He decided that it’s odd I hadn’t had pancackes in the US yet and that he had to get me some. He didn’t eat himself. He told me the story of his daughter, much younger than me, who got raped and how did they manage the whole thing. That’s why he was an ‘everybody’s dad’ now. I needed a person like that at the time, somebody I could feel comfortable with. On top of that he was a classy guy, super smart, good sense of humor… somebody safe, trustworthy, interesting, intelligent and entertaining. Yaaaay, a break from horny weirdos!

On our way we had to emergency stop once more. An accident. Two bikers lying on the ground, one of them not moving, the other one – a lady – panicking. Keith stopped the car, yelled ‘I used to be in the Navy, I know first aid! Stay in the car!’ and he ran to the guys. I stayed in the car. I wouldn’t help really and if that’s how he prefered it – alright, he’s the savior here. After 5 minutes the ambulance was there, Keith explained as much as he could to them and we left the scene.

I remember he insisted on waiting with me for my host to make sure I get home safe (though he’s already said ‘Oh my God, that’s South Memphis, pretty nasty’).

5) The Druid (Memphis, TN –> Clarksdale, MS)

He was a part of this story of mine.

Quickly: big, scary, scars and burns all around his body, neck and face more similar to pigs than humans, he had a silver scull at the car’s hood. He believed himself to be a druid. And he laughed at satanists who don’t know the Black Bible enough. He did.

He said that in his live he had been hit by a thunder three times (to be honest, he looked as if it was the truth), several times by the bus (also probable), he was shot and etc… because somebody cursed him. But he cannot die because as a druid he is immortal.

6) The creepy trucker (Vicksburg, MS –> somewhere south from Vicksburg)

Part of this story. (there’s also no 3. horny grandpa in there, as I was pretty sure it had been the same day. It wasn’t, now I know)

The guy didn’t have any super interesting story for me. But the way he was saying ‘yo giiiiiiirl, show me your white leeeeegs!’ (every two minutes the least often!) was really funny.

Also he asked weird questions – I left earlier.

vicks

7) Bob (I-12/I-55 intersection, LA –> Hammond, LA)

This guy looking like Danny DeVito, driving an expensive sport car, stops by me so as to save me off the highway (it was a shit place, the shoulder wasn’t too wide, it was 100% illegal to be there but I wasn’t worried about the police – I was scared of the trucks passing me by so close that they would just do whatever they wanted with me – the air would lift me, move me, stop me, push me back, push me sides… scary!). His name was Bob and he looked like a Bobby. Name and car matched him perfectly. He was really nice but I just drove with him about 10 minutes and he went different ways.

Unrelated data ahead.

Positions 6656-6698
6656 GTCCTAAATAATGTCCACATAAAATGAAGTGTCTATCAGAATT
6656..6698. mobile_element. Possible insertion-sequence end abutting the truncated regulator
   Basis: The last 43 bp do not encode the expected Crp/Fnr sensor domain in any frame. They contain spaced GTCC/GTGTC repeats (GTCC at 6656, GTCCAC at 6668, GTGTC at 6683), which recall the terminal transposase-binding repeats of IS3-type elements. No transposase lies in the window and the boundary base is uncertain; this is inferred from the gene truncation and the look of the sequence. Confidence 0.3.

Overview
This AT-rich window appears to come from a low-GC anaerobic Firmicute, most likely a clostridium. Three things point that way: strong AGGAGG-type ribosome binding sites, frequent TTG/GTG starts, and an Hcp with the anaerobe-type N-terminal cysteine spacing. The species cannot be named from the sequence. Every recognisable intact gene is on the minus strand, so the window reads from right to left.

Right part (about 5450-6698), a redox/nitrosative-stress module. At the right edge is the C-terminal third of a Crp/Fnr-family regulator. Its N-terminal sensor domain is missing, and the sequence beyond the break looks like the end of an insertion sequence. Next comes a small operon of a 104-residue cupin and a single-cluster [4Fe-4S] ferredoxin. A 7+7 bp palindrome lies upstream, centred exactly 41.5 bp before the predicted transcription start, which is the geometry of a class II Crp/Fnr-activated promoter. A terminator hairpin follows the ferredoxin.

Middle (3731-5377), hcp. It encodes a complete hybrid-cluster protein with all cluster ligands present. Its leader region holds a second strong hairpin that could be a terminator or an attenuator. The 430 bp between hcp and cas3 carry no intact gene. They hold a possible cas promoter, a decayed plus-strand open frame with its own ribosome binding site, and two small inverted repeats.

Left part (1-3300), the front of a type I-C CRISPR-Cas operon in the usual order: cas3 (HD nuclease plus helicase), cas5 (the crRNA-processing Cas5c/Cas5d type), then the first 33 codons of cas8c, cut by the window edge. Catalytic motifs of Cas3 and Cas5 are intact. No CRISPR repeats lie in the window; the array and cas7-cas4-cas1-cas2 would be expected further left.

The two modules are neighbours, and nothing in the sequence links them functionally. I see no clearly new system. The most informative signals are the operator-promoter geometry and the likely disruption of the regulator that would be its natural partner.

8) Tim the policeman (Hammond, LA –> NOLA)

Really creepy dude. It felt safe to drive with a policeman and he was really funny etc… But after he dropped me he tried giving me a kiss (nope.). Then he was texting me for a while. I didn’t answer too much.

Still he told me an interesting story about a 14 years old girl from LA who run away from her home, hitch hiked, having sex with old dudes for accomodation. She was hitch-hiking and he picked her up. When she started offering what she had to offer he said something like in a movie (‘well, you’re lucky, cause you’re getting your accomodation now!’ or ‘I’d love to but I can’t lock myself up’) and… put her into the jail. Sure, why would you send this baby to it’s parents… they put her in prison for prostitution. It seems rough.

9) Adam and Gary (Houston, TX –> Austin, TX)

The best lift ever.

Adam noticed this doughnut place giving away freshly fried doughnuts as samples when the neon sign is on – it was on so we tried, got amazing (and free) doughnuts and left through the other door so as to escape the awkward situation of just hanging out after eating a bunch of samples and not actually purchasing anything… But hey, we were on our way to dinner at that place where they had paper tablecloths and a lot of crayons. Sooooo much fuuuun!!! (and some gossip about Adam with his dad 😉 )

gary an adam

10) Rescued by the law enforcement (Lampas, TX –> Lubbock, TX)

On my way from Austin I’ve got picked up by this really weird looking person in a pick up truck. Something told me I have to double check if I want to travel with this person. I asked, if could send his plates to ‘my mom’. He wasn’t happy but said OK. I was really slow with this one. I sent his plates to Josh (actually today I saw I’d never sent the message!) and just when I closed his car’s door, he said ‘oh, wait, the police’s here’.